The artists repository and drawing magazine: exhibiting the principles of the polite arts in their various branches — 3.1789

Page: 106
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very much contributes. If to the idea of
clouds and their intervals, you add a brisk
wind impelling them in rapid succdTion after
each other, you may easily imagine its esfect
upon the light, and its perpetual change of
illuminated appearances; every objedt being
by turns enlightened, and darkened; now re-
splendent, now gloomy; presently emerging
from obscurity into demi-tint; or from derm-
tint becoming obscure.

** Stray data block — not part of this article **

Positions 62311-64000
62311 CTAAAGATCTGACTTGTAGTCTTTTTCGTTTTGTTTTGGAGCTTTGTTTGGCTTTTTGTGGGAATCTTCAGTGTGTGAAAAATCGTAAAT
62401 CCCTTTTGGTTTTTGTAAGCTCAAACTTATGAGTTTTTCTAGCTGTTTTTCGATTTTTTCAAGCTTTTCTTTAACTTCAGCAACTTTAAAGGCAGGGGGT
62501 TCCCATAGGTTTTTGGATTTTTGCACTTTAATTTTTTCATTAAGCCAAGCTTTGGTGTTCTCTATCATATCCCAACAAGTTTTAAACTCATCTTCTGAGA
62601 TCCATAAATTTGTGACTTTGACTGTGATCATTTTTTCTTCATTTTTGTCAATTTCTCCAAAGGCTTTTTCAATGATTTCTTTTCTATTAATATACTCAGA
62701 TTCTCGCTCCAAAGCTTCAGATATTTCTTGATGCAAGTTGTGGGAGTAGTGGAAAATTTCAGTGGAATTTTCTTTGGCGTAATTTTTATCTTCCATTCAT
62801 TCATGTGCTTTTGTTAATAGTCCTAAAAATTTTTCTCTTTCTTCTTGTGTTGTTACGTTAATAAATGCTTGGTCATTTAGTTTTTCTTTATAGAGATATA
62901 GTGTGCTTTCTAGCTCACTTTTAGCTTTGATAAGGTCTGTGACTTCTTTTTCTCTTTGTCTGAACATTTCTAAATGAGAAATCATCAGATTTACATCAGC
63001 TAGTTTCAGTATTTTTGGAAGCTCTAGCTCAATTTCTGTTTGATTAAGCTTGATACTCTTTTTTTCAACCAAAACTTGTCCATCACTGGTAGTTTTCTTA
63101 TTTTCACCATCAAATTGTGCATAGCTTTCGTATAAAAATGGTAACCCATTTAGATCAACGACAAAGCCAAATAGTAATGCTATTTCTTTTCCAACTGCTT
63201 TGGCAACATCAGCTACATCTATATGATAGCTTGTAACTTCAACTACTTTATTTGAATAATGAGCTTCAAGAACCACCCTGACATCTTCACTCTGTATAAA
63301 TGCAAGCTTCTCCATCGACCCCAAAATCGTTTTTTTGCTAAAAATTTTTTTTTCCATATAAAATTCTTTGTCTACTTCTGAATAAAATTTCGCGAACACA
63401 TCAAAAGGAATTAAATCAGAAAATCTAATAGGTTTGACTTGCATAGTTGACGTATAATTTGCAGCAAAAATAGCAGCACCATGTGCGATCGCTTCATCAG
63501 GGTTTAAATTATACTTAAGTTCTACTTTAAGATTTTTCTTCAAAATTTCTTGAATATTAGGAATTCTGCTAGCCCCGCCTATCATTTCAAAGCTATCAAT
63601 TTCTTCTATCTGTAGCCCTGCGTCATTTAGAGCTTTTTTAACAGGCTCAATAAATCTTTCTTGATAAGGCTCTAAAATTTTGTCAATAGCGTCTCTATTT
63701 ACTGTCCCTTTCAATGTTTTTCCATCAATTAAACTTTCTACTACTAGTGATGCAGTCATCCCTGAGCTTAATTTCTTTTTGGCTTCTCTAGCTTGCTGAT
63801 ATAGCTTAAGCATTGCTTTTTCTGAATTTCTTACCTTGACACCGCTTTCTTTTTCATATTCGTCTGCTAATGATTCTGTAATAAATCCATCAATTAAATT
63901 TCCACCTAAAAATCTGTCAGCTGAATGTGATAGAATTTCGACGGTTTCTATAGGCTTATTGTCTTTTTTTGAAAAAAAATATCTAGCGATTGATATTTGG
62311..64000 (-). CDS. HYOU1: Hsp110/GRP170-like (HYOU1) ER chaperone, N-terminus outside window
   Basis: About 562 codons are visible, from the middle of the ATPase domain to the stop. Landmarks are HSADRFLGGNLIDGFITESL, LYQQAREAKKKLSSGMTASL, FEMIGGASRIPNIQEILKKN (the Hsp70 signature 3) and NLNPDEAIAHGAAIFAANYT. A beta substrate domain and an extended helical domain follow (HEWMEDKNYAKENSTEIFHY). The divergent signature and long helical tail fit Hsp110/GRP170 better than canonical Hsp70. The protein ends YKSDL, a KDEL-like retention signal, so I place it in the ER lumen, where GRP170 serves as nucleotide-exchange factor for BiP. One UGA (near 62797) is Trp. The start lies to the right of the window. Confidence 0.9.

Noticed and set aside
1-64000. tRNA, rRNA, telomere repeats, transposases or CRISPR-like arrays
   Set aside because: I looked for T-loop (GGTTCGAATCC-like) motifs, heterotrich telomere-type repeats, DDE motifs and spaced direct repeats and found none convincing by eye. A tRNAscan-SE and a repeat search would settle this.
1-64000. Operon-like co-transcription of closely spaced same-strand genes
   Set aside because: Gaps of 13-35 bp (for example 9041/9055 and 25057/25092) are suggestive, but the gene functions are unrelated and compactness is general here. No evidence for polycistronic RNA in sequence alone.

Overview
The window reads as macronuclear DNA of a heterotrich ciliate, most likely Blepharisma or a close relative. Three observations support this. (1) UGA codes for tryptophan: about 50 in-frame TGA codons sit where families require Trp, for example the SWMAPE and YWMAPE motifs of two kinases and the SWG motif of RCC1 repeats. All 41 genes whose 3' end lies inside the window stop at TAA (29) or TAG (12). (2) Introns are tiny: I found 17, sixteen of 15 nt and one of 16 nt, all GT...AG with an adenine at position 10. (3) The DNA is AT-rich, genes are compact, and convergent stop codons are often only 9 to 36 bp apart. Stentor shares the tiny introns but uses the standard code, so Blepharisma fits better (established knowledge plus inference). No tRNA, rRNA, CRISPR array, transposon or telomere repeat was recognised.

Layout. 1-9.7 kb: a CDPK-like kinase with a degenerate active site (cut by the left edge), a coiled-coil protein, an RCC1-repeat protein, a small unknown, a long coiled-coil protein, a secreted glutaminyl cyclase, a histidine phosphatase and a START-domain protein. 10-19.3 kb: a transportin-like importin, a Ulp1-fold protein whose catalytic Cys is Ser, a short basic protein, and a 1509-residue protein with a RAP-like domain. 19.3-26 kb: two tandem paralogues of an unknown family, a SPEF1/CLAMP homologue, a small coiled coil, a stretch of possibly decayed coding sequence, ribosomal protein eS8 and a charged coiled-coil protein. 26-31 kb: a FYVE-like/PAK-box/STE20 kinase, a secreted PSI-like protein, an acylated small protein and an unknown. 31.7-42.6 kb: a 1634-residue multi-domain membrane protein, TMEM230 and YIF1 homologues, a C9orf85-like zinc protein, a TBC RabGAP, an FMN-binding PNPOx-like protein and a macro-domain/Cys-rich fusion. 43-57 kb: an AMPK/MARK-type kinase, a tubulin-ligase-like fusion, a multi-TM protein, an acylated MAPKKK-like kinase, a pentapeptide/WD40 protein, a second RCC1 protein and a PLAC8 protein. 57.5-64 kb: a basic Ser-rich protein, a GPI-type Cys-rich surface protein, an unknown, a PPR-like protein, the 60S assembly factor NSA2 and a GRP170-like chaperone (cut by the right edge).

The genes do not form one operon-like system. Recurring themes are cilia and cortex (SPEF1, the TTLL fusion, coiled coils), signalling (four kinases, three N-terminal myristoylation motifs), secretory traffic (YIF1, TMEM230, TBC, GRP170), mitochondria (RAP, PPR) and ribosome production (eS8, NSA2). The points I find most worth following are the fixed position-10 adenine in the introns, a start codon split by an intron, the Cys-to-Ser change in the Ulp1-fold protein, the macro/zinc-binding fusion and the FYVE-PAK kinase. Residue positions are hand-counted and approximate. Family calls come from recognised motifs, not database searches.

It is nevertheless very certain, that thefe ac-
cidents, although exceptions to general rules,
by no means supersede their utility: they only
prove that Nature osfers an infinite variety for
our amusement, recreation, and study. Happy
the Genius, whose enlightened skil] attains to
an agreeable imitation of them ! Happy the
Artist, whose works, instead of tedious simi-
larity, present those siriking and energetic com-
positions, which are visible alone to the inge-
nious and well-informed!
This may be a proper place to enquire by
what principles some objedts, or parts of ob-
jects appear to advance, and others to retire.
It is, because the light from the nearesl part of
the surface has so much greater force than that
from the further end: this effiedt, although
dependent on the principles of perspedtive, is
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